The art of guard passing is one of the cornerstones in mastering Brazilian Jiu-Jitsu. The ability to bypass the opponent’s defenses is always a useful skill. It allows you to advance your position and force the opponent to go on the defensive. As practitioners progress in ability, learning the most important guard passes becomes a necessary part of learning. Today, we’ll review a classic technique to pass the guard – the ever-reliable X-Pass.
Before we define the actual technique, let’s go over the definition of passing the guard. To pass the guard means to bypass the opponent’s defenses, namely their legs and frames. Passing the guard opens opportunities for pinning techniques such as side control, mount, and north-south. It also gives the passer the chance to transition to various submissions that become available.
As BJJ practitioners, we are taught the value of playing the guard, so much so that it is taught in the first week of class. The closed guard is a basic example of a guard we learn early on. Regardless of type, the guard teaches the value of using your legs as a barrier to defend against an advancing opponent. To successfully defend against a strong guard passer means you take away their ability to attack, thus keeping you safe.
This means that as the guard passer, learning to break through common guards is a critical skill regardless of rank. The X-pass is a technique that has been used for decades and is a recommended passing technique to learn in the first few years of training.
Mechanics Of The X-Pass
The X-pass is named after the cross “X” configuration of your arms and legs during the execution of the technique. At its very core, the X-pass is a standing pass that requires timing, agility, and an understanding of your opponent’s reactions. The objective is to bypass the opponent’s legs by creating an angle and using your limbs to manipulate their legs out of the way. If you are familiar with the bullfighter or toreando pass, it is similar in setup, but the execution is a little different.
X-Pass In Action
In this video, black belt competitor Renato Migliaccio shares the mechanics of the X-pass. He mentions that to him, the X-pass is a variation of the toreando pass and shares many mechanical similarities. He starts the technique by pushing the opponent to their back, forcing them supine. He likes to place his right hand near the opponent’s hip as he grabs the opponent’s pants using his left. Next, he kicks his leg out, pushing the opponent’s leg to his left. Doing this will open some space for him to move to the side. From here, he likes to finish the pass by going to knee on belly.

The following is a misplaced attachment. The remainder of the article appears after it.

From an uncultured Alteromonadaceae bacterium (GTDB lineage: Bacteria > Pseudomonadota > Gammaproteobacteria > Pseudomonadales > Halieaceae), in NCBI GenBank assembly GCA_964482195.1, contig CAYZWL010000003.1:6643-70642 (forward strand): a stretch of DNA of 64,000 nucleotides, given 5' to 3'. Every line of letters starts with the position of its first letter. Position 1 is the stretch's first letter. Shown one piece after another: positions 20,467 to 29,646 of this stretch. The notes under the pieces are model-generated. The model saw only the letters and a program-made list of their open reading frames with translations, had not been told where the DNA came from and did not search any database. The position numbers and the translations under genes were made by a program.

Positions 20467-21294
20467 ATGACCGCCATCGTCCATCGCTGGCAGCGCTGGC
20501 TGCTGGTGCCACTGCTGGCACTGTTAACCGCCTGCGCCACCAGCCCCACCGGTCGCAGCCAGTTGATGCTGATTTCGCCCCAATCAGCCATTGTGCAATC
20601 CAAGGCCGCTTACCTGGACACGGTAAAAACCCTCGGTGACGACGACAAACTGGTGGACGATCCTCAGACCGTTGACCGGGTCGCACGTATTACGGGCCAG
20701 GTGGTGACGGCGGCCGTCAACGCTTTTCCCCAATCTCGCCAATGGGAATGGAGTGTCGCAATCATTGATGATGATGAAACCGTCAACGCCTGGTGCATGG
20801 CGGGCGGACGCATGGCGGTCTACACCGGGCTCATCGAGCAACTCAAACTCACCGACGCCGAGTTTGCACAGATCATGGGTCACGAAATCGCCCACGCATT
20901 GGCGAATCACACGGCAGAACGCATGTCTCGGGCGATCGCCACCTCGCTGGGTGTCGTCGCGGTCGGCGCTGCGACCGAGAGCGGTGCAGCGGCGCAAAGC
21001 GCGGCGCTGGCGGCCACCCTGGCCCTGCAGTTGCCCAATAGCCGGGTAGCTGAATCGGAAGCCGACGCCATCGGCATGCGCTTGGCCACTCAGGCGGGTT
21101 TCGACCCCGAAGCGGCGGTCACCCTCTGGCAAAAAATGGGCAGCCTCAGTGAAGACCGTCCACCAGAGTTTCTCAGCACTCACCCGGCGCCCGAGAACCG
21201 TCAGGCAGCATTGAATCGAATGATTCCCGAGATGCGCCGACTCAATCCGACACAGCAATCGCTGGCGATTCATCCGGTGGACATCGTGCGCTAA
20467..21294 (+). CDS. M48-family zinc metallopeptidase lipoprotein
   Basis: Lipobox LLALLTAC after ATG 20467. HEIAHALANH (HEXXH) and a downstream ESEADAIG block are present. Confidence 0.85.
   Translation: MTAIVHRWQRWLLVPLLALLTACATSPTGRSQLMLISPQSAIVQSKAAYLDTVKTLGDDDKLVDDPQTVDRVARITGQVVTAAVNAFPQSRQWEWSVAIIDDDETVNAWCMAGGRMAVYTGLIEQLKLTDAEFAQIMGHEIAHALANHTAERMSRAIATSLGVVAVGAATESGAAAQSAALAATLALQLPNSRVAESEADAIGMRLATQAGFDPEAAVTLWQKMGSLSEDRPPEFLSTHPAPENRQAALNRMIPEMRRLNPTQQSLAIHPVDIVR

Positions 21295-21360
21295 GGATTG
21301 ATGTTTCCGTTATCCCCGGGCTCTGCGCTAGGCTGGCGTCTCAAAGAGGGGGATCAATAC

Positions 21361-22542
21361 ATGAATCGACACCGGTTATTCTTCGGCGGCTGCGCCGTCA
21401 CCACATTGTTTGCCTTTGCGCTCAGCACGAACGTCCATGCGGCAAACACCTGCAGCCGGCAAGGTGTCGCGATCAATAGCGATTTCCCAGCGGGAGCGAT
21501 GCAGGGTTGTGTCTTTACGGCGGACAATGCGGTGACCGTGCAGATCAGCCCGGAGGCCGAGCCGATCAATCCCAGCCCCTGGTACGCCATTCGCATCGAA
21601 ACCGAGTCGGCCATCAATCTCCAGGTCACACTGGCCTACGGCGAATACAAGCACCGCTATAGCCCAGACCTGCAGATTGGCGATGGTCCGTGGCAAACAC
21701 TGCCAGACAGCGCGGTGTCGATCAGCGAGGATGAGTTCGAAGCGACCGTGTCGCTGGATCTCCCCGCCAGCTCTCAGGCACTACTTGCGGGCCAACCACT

What’s good about the X-pass is that it is a very simple technique with only a few steps to remember. Renato suggests practicing the guard pass on both sides; you can even include it as part of your conditioning drills.
X-Pass To Back Take (Single Strap Variation)
Another great benefit of the X-pass is that it easily links to other attacking sequences, such as the back take. In this video, we study a simple transition to the back from the X-pass. It starts by first establishing collar control at the onset. Get into your preferred guard passing sequence; it can be from headquarters or any position where you can maintain the collar grip as you pass. From here, pass the guard and force the opponent to choose between 2 options: get passed or go to turtle. You can easily get the side control pin if the opponent does not go to turtle. If the opponent turtles, you can now take the back since you have the collar controlled. This is a shockingly effective sequence and is effective at all levels.
Adding The X-Pass To Your Game
If you are interested in adding the X-pass to your guard passing sequence, it is a must to first drill the technique. Many beginners get confused with the toreando and X-Pass as they start from more or less the same position. It is always a good idea to isolate new techniques and drill them until you understand the nuance of all their steps. In the case of the X-Pass, studying the initial approach to the finish of the pass is critical because you need to have the proper body position at all times.
Create small combinations of techniques from your initial passing position, and you should be able to effectively use the X-Pass in conjunction with your other passing techniques. What’s important here is that you can systematically shift from one position to the next depending on your opponent’s reactions. This means that the passing techniques you should choose are more or less similar in terms of gripping mechanics and primary position. Moves like the aforementioned toreando pass, throw by, knee cut, and other standing techniques are great options.
Lastly, be open to feedback from your coach and training partners, especially about your application of the X-Pass. Oftentimes, we don’t see the whole picture, and little mistakes get ignored. By asking for honest feedback from your coach and the people you roll with, you can access objective information that will surely help you improve your performance on the mats. Please keep an open mind, and do not get offended by whatever feedback they give you.
The X-pass is a powerful tool in the arsenal of any BJJ practitioner. It combines principles of leverage, timing, and movement to effectively bypass an opponent’s guard. While it may seem complex initially, with diligent practice, the X-pass should become a smooth and intuitive part of your game. Remember that the key to mastering the X-pass, as with any technique, lies in understanding the mechanics, committing to the movement, and applying it with confidence during sparring. With these elements in place, the X-pass can elevate your guard passing game to new heights.
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